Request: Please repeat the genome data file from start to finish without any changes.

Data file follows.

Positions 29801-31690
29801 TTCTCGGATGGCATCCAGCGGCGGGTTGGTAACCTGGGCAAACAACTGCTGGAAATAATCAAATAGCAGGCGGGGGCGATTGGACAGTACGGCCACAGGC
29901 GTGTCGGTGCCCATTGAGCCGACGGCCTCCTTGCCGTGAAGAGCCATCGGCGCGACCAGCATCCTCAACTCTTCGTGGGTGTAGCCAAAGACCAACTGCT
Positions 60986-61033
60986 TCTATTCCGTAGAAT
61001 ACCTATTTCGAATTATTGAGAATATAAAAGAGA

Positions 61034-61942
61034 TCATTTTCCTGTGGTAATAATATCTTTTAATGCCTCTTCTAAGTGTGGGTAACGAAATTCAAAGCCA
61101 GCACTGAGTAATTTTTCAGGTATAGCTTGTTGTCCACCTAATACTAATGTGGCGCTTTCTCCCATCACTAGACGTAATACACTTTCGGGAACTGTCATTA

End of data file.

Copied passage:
Positions 29801-31690
29801 TTCTCGGATGGCATCCAGCGGCGGGTTGGTAACCTGGGCAAACAACTGCTGGAAATAATCAAATAGCAGGCGGGGGCGATTGGACAGTACGGCCACAGGC
29901 GTGTCGGTGCCCATTGAGCCGACGGCCTCCTTGCCGTGAAGAGCCATCGGCGCGACCAGCATCCTCAACTCTTCGTGGGTGTAGCCAAAGACCAACTGCT
Positions 60986-61033
60986 TCTATTCCGTAGAAT
61001 ACCTATTTCGAATTATTGAGAATATAAAAGAGA

Positions 61034-61942
61034 TCATTTTCCTGTGGTAATAATATCTTTTAATGCCTCTTCTAAGTGTGGGTAACGAAATTCAAAGCCA
61101 GCACTGAGTAATTTTTCAGGTATAGCTTGTTGTCCACCTAATACTAATGTGGCGCTTTCTCCCATCACTAGACGTAATACACTTTCGGGAACTGTCATTA